New York, Sep 26 (udaipur kiran) Pakistan Prime Minister Imran Khan on Wednesday met the editorial board of New York Times and reiterated his demand that the international community should play a role for the resolution of the Kashmir issue.
During the meeting, Imran Khan apprised the editorial board of “Indian atrocities” in the Kashmir, and said the Indian actions have “put the peace of the region at stake”.
He said there is a “fear of bloodshed in occupied Kashmir and to prevent this situation, the international community must take immediate action”.
The NYT has been writing pieces sympathetic to the Pakistani stand on Kashmir.
Imran had also written an opinion piece in the paper late last month urging the international community to “think beyond trade and business advantages” and warned of a looming threat of nuclear war due to “appeasement” of India.
In a piece titled “The World Can’t Ignore Kashmir. We Are All in Danger”, Khan says that “if the world does nothing to stop the Indian assault on Kashmir and its people, two nuclear-armed states will get ever closer to a direct military confrontation”.
Separately, while addressing the delegation of the Organisation of Islamic Cooperation (OIC) Contact Group on the sidelines of the UNGA, Imran wondered how the world community would have reacted if eight million Europeans or Jews were put under siege, and said he was “disappointed” with the lack of response from the international community over Kashmir.
“(I am) disappointed by the international community. If eight million Europeans or Jews or even eight Americans were put under siege, would the reaction have been the same? There’s no pressure yet on Prime Minister Narendra Modi to lift the siege. We’ll keep putting the pressure… What are 9,00,000 troops doing there? Once the curfew is lifted, god knows what is going to happen after that,” the PM stated.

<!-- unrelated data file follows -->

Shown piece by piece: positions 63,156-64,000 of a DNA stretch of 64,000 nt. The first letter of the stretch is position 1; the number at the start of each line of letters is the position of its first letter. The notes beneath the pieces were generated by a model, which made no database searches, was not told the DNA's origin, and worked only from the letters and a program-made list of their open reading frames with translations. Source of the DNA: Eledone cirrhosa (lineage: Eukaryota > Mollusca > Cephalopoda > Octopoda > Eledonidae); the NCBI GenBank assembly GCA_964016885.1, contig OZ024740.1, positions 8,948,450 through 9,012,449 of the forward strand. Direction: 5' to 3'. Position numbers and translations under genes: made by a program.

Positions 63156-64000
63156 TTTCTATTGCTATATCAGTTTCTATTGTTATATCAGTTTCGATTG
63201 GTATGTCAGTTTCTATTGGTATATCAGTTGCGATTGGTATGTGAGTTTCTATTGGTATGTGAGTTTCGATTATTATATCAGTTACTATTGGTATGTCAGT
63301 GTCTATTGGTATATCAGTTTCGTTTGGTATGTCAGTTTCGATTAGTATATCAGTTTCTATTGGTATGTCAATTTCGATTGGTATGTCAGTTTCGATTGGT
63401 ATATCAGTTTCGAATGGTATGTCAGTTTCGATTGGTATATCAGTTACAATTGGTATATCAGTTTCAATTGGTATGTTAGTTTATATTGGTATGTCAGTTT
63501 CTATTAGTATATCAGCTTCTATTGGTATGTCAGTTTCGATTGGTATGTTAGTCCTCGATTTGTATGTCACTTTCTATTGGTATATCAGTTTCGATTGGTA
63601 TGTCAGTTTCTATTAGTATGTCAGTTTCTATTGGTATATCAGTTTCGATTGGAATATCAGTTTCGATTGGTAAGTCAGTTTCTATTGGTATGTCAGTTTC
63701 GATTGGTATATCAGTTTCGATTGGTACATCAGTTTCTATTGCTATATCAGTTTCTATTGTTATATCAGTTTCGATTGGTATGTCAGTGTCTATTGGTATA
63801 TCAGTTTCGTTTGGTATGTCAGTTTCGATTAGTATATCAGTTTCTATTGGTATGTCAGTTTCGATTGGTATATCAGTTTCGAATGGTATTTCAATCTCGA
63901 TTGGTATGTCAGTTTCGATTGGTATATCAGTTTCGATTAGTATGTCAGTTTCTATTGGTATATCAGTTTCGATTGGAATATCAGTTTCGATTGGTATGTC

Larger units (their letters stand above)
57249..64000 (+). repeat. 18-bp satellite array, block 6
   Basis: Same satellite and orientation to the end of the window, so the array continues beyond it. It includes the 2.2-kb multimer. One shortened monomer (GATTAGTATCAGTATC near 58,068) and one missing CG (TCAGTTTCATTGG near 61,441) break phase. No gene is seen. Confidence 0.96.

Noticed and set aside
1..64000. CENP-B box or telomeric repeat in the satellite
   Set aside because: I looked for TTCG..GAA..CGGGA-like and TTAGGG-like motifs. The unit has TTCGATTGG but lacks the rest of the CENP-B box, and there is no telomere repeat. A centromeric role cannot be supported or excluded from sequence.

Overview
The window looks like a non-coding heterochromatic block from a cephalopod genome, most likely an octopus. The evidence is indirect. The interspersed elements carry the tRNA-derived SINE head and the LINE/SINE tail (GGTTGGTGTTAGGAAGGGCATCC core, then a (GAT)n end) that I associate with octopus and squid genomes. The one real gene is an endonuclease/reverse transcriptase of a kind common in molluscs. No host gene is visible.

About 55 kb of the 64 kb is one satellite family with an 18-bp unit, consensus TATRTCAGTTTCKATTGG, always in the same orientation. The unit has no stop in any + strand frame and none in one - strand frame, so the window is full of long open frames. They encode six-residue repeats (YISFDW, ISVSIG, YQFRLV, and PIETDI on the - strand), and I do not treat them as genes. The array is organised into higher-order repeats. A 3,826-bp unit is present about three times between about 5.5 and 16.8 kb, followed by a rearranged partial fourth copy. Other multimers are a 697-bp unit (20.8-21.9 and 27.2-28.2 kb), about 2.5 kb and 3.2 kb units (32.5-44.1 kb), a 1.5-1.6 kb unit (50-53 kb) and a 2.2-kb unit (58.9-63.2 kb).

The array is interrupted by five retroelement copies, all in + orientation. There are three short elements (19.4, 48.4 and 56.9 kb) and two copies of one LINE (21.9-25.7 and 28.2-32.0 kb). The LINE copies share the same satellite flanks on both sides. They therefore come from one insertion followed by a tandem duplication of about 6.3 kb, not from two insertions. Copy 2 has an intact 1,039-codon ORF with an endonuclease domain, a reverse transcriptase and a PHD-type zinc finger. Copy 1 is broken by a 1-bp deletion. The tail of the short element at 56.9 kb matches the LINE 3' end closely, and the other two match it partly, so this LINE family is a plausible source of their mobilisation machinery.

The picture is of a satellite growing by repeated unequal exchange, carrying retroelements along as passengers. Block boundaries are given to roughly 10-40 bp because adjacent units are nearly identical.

“Modi has been committing terrorism in occupied Kashmir where children, elders among other people have been besieged from the last 52 days [a] all communication services are shut down,” he went on to say, adding that freedom fighters have been termed as “terrorists”.
Khan said if Kashmiris fight for their right, “it is called terrorism and they are being oppressed because they are Muslims [a] we have to awaken the international community.”
He said that under the curfew there was an imminent risk of genocide of Kashmiri Muslims and that the atrocities being witnessed in the valley were never happened in the past.
The prime minister said minorities including Muslims and Christians were not safe and they were being treated as inferior citizens.
The event was also attended by Foreign Ministers of Saudi Arabia, Turkey and Azerbaijan.
Responding to why Pakistan’s narrative on Kashmir is being overlooked, he said: “The reason is India, people look upon India as a market of 1.2 billion people… Some are appalled by it but by the end of it, they think of it as a market,” he said.